When reading about the slaughter done by the Argentinian government, I was truly shocked. ‘The Slaughterhouse’ document we had read earlier in the semester seemed to have more meaning, even though it had nothing to do with these events, at all, coming from two very different time periods. However it was sort of anecdotal to have it relate these many years later. In response to this slaughter, it brought up a feminist movement, of these mothers in protest. Feminist theory has so many layers and is so very much complex, yet this protest brought power to mothers, and women for the future. Throughout this whole chapter I was surprised about the treatment of women, girls and young people in Latin America.

Oh, the United States, thinking they are so powerful, always.

The war on drugs will never be won. Either states need to somehow decriminalize or legalize the ‘process’ of drugs, or need to stop investing billions of dollars into the drug war. As I mentioned earlier about technology and finding new ways to enhance technology, creating a war on drugs is exactly what drug producers want because it offers them new resources to evade the government, and still somehow find ways the get drugs to their destination.

Critical question…DO you think the treatment of women and children is an issue of cultural appropriation or Spanish identity?

Critical question…Do you agree or disagree with my statement that the war on drugs will never be won?

Cultural Independence of Cuba: Marti and Castro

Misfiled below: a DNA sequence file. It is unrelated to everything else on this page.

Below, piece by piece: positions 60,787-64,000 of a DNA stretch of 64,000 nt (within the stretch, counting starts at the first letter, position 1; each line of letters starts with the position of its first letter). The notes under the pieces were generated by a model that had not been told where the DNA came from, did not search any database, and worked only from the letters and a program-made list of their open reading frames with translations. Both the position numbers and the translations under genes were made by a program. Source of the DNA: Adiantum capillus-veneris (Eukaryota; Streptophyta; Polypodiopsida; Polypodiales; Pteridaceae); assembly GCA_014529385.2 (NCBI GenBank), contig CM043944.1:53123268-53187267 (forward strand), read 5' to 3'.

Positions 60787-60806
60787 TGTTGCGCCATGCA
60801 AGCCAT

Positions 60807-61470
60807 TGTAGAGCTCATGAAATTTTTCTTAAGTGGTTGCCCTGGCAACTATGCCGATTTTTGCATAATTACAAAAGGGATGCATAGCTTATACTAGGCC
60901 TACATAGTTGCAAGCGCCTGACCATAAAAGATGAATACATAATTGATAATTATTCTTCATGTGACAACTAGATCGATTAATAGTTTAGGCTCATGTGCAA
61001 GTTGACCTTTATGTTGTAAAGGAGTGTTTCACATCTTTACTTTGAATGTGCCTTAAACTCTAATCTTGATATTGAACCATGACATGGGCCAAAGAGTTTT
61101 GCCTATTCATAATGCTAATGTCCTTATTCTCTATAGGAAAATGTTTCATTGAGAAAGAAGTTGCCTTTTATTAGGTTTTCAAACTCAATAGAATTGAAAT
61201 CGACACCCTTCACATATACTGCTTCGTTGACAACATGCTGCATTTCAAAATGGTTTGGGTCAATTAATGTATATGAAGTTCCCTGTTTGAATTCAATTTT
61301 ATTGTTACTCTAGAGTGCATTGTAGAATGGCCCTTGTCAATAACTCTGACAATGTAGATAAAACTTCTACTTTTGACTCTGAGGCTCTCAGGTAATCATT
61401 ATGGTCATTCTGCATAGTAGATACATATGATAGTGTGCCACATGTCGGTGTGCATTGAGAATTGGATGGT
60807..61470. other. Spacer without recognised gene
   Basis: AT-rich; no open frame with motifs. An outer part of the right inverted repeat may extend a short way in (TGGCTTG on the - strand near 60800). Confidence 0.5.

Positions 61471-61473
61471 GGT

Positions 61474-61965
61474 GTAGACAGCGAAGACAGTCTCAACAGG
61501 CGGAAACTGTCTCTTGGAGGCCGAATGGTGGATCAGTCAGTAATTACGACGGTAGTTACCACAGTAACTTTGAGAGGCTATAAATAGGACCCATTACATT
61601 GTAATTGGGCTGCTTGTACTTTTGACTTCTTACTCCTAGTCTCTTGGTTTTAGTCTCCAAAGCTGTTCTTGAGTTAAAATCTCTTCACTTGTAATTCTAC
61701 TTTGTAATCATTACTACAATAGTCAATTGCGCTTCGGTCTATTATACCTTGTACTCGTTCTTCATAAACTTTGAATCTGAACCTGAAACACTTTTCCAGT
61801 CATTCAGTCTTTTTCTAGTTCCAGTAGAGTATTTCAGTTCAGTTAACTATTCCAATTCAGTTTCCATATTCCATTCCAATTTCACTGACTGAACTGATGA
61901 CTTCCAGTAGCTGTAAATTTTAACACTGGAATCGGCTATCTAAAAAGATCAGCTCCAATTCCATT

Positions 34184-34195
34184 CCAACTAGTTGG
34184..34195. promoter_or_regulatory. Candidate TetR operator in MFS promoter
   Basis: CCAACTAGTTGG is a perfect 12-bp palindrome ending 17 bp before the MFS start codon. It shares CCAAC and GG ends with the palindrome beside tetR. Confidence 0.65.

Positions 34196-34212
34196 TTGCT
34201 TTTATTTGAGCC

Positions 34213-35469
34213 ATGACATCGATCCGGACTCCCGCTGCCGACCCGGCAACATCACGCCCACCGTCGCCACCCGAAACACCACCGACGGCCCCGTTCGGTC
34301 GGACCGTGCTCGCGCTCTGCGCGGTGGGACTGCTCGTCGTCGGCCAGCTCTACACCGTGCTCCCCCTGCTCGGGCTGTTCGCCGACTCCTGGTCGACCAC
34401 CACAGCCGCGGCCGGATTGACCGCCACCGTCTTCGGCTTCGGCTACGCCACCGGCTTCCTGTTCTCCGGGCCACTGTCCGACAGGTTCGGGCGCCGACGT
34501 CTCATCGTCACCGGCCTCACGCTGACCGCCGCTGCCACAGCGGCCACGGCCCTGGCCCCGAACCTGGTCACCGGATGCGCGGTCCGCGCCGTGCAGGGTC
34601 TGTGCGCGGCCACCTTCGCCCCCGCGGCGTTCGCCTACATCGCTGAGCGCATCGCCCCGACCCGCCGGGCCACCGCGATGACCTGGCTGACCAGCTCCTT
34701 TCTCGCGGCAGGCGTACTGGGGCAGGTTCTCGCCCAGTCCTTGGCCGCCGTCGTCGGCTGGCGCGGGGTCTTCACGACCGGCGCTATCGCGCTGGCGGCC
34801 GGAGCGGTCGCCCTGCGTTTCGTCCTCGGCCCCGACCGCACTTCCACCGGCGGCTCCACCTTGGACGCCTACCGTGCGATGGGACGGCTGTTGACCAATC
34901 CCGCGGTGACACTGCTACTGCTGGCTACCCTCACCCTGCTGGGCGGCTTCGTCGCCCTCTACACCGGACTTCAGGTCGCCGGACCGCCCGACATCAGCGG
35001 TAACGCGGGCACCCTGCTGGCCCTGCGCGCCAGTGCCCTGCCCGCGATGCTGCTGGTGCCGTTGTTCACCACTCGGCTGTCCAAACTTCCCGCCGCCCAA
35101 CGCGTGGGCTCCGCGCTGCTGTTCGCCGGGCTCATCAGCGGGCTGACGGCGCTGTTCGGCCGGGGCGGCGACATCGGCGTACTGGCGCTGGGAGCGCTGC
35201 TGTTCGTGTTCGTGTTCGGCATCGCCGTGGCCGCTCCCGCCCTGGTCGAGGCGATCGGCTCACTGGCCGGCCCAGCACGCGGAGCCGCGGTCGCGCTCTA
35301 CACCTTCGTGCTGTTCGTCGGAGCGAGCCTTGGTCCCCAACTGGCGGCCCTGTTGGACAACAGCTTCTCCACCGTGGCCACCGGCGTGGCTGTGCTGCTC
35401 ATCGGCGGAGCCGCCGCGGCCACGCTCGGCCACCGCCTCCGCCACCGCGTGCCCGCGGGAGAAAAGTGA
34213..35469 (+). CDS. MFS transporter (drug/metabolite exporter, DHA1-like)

Jose Marti and Fidel Castro were two men who loved their country very much, that can not be denied. That country was Cuba. Though these men come at different very different eras of Cuba, Marti in the back half of the 19th century, and Castro in the back half of the 20th century. And even though these two men may not have been aligned politically or socially, they both had a vision for Cuban identity and culture which included liberation. As well, how has Castro continued a legacy of Marti; is there even a legacy? As some scholars have pointed out, it may only be Castro that puts himself on the same hierarchy as Marti, in terms of great Cuban patriotic leaders. Jose Marti dedicated his life to make Cuba a free entity uncontrolled by Spanish rule. For Marti, Cuba needed to be liberated from the Spanish because Cubans had their own identity, that was not Spanish. For Marti it was unnecessary for Cuba to be at the behest of the Spanish government because Cuba was a different entity. Marti’s life goal was “to secure the complete liberation of Cuba and Puerto Rico from Spain, prevent [Cuba’s and Puerto Rico’s] annexation by the United States, and establish democratic and free republics” (Lacuona 1991: 55). This is obviously in stark contrast to Castro’s idea of his Cuba. Marti advocated for the democratic stability of Cuba, and Castro took to “total domination” (Lacuona 1991: 55) of Cuba through communism. Castro believed that liberating the Cuban people meant for equality of man, and turned Cubans into “slaves of the [state]” (Lacuona 1991: 56). In 1962, Castro delivered the Second Declaration of Havana which sought to uprise the people of Cuba, much like Marti’s Nuestra America. Castro reports on the economic instability of Latin America as a whole, comparative to the United States; it’s an anti-American sentiment that both leaders share in common. Castro compares the Cuba he is speaking of to the times of the Middle-Ages, where a new social class is about to be created, yet it will only weaken society (World Sourcebook 1997). In conclusion, there are two men at different stages of a developing countries life, in which they think that their assertion of power is better than someone else’s. Marti will definitely be held to a better place in Cuban society than Castro because of his promotion of democracy. Without a democratic framework, there would be no Castro to try and revolutionize this work. I can agree that Marti was first-class in creating a Cuba for everybody, and without Marti, Castro and communism would have never been given the chance to survive in Cuba.